Problems in Greece have hurt all European stocks but shares of Italian companies have been hit harder than the rest of the EMU. Click chart for more on global markets.
NEW YORK (CNNMoney) -- This whole euro debt crisis is starting to remind me of the tagline of "Jaws." Just when you thought it was safe to go back into stocks ... cue the ominous cello music.
Wasn't it only a few weeks ago that investors seemed to think that the worst was over with Greece, Portugal and Ireland? Well, a Greek bailout is still not a done deal. Now there's a dorsal fin with a red, white and green flag on it.
And while Greece, Portugal and Ireland may have been just three little PIIGS-ies (to mix animal metaphors) Italy is not something that the market can gloss over.
Fears about sovereign debt woes spreading to Italy sent stocks around the world lower Monday. The worry is that Italy, much like Greece, is heavily indebted. It needs to get its budget in order.
But that means Italy has to commit to austerity measures -- and it's not clear that the Italian government is willing to do so. There is widespread speculation that Italy's finance minister, who has been championing substantial spending cuts, could be forced out.
"This is the beginning of what will be a serious problem going forward. Italy has to cut its expenditures," said Paul Dietrich, CEO of Foxhall Capital Management, an Orange, Conn.-based firm focusing on international stocks.
There are also concerns about the exposure that large Italian banks have to Greek debt. That caused a massive sell-off on Friday that spilled over into Monday.
Italian stocks that trade in the U.S., such as oil firm Eni (), sunglass maker Luxottica ( ) and Telecom Italia ( ), were hit particularly hard. The iShares MSCI Italy Index Fund ( ), an exchange-traded fund tracking the Italian market, tanked as well.
But how worried should U.S. investors really be as this surreal (dare I say Fellini-esque) Italian drama unfolds? Very. Or as they say in my mother tongue: Molto.
Italy, while technically part of the euro zone monolith, is by itself the world's seventh-largest economy. A debt and banking crisis there would be infinitely more problematic for the rest of the world than a combined collapse of Greece, Portugal and Ireland.
If nothing else, troubles in Italy would confirm the worst-case scenario that many have been predicting since the Greek debt crisis first begin to unfold more than a year ago: namely that Greece would be just the first euro domino to fall.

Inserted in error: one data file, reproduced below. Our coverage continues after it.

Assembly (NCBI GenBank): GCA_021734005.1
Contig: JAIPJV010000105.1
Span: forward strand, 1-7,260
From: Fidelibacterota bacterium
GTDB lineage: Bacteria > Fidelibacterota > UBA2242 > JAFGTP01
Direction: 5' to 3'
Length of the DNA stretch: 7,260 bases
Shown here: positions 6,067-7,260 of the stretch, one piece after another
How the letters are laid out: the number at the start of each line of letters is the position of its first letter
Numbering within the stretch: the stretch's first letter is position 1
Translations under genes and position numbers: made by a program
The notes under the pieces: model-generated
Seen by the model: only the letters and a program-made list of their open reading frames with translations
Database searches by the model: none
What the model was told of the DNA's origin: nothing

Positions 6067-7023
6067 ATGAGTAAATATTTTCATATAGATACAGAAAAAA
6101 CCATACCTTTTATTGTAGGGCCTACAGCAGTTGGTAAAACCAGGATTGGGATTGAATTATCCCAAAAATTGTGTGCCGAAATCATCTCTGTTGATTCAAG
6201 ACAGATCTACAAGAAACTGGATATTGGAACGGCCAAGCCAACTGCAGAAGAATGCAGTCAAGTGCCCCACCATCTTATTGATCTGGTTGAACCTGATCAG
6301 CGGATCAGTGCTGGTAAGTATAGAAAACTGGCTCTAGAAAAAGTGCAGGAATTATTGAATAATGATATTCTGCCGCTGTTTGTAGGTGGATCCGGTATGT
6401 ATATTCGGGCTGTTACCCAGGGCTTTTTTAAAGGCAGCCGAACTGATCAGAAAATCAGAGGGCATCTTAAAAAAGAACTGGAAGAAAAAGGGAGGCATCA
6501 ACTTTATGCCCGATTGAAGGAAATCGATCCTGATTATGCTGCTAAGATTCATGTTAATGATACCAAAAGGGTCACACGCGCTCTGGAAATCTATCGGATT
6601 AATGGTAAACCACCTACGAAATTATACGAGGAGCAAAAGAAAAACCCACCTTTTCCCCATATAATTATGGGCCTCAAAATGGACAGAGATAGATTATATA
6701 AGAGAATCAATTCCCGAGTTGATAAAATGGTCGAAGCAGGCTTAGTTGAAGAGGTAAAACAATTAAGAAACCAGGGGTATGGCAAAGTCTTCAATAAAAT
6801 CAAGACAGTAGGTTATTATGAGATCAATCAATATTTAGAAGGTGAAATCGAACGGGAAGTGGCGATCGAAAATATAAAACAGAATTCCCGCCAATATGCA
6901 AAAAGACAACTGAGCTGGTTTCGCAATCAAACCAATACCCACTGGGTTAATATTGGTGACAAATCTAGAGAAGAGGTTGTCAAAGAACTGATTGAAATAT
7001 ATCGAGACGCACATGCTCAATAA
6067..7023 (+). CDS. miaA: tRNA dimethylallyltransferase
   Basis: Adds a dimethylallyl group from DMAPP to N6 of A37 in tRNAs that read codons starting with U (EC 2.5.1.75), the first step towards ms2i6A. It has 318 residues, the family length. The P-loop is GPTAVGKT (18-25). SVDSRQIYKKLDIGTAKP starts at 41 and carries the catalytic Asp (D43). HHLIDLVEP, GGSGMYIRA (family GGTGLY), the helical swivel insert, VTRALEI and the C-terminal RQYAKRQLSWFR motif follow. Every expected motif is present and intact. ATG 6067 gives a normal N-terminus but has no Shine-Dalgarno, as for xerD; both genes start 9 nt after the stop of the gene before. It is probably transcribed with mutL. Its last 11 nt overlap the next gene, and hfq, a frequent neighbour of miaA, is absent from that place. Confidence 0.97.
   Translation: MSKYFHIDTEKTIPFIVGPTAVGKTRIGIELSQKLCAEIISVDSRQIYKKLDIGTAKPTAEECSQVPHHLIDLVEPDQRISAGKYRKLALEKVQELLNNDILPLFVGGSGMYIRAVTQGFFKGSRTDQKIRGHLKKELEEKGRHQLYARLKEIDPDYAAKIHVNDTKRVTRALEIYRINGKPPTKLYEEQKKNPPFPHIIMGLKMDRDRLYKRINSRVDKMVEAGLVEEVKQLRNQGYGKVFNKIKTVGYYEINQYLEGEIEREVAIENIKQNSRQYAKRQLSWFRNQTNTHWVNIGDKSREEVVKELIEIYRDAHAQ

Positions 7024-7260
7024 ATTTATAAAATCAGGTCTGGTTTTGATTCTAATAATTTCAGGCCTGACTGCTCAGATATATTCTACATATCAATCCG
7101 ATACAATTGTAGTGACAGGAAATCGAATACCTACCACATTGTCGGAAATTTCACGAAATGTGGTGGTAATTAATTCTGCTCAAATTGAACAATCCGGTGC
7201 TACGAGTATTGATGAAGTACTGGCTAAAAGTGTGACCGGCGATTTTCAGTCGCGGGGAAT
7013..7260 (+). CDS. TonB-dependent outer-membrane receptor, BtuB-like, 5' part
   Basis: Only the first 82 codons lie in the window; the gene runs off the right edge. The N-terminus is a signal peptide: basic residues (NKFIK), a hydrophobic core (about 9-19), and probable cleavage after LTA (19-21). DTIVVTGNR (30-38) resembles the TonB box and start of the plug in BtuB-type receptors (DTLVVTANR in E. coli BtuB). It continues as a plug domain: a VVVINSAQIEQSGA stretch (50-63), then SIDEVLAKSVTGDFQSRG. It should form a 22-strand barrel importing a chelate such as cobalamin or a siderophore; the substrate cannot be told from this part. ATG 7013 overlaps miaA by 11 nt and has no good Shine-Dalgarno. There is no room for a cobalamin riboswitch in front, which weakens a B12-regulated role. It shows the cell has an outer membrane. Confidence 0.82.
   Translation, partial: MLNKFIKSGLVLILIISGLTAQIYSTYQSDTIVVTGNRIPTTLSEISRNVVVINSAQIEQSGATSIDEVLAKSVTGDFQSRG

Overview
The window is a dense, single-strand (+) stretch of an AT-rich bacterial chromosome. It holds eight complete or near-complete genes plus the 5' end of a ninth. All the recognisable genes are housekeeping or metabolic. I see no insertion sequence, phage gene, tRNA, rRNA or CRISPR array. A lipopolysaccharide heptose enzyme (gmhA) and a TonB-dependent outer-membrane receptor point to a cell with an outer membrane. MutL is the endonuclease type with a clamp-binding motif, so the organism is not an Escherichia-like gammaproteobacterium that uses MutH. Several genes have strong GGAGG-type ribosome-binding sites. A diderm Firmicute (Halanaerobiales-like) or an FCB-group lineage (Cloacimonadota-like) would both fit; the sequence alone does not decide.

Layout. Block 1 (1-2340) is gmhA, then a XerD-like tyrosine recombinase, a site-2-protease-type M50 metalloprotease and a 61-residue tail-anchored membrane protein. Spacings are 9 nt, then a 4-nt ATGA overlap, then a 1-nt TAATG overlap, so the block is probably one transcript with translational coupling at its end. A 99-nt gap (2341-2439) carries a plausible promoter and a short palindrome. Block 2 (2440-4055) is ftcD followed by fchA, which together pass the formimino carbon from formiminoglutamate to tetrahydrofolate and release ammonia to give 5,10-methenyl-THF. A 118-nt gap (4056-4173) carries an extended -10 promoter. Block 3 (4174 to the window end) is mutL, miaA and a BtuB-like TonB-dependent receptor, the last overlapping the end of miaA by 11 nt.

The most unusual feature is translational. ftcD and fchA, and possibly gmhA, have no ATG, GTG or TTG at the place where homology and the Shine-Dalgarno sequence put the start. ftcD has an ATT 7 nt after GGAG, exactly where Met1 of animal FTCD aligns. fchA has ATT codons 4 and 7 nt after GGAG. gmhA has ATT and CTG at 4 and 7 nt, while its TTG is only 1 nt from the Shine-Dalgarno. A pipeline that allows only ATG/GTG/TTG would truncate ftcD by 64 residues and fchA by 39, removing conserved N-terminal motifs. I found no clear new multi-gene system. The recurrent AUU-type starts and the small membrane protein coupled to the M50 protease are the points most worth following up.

"The danger is that the problems are gathering momentum," said Frances Hudson, global thematic strategist with Standard Life Investments in Edinburgh, Scotland. "Italy's economic challenges are real because they are very indebted."
Making matters worse is the fact that the market seems to have lost all confidence in the European Central Bank's abilities to get the crisis solved in a timely fashion. That is reminding some of the heady days before Lehman Brothers went bankrupt less than three years ago.
"It's astonishing how Italian bank stocks were crushed. That's worrisome because banks are the best indicator of how a crisis is developing -- just like it was in 2008," said Andrew Busch, global currency & public policy strategist with BMO Capital Markets in Chicago.
In fact, Italian bank stocks plunged so dramatically that Italian regulators even took the bold step over the weekend to institute a partial ban on certain types of short selling in order to keep stocks from falling further.
That's not good. When regulators decide that the problem is not the underlying fundamentals but the big bad speculators and hedge funds, the battle is already lost.
That's also a lesson from 2008. The Securities and Exchange Commission waged war against so-called naked short selling and even temporarily banned short selling of several big financial stocks in September 2008 ... to little avail.
"If the global financial community has no faith in what you are doing, you can use as many Band-Aids as you want to try and slow down the speculators. But in the end, it's not going to work," Dietrich said.
If you are looking for some good news, Dietrich said that the problems in Greece and Italy may not be significant enough to derail growth in China and other emerging markets, particularly in Asia.
But he added that his firm is avoiding stocks and other investments based in Europe and that he is worried about what Europe's woes mean for the United States.
The dire situation in Europe could wind up being a foreshadowing of what would happen in the United States if politicians don't agree to raise the debt ceiling before the August 2 deadline. Hudson said worries about that might actually be the only thing keeping the euro from falling even more than it has against the dollar in recent days.
So can this end without a financial disaster? Hudson said investors want to see swift action from Europe's leaders to make sure that the crisis doesn't become a true contagion that would threaten the economy of the entire euro zone. There is some time. But it is running out.
She said there is a sense of frustration that Greece may now be allowed to partially renege on some of its debt and that the ECB may not be taking the issues in Italy seriously enough.
"As soon as you get phrases like 'selective default,' the market panics. And bureaucrats in Brussels are still talking and just inching towards an agreement," she said, referring to where the European Central Bank is headquartered.
Sadly, that sounds an awful lot like what's going on in Washington too.
The opinions expressed in this commentary are solely those of Paul R. La Monica. Other than Time Warner, the parent of CNNMoney, and Abbott Laboratories, La Monica does not own positions in any individual stocks.
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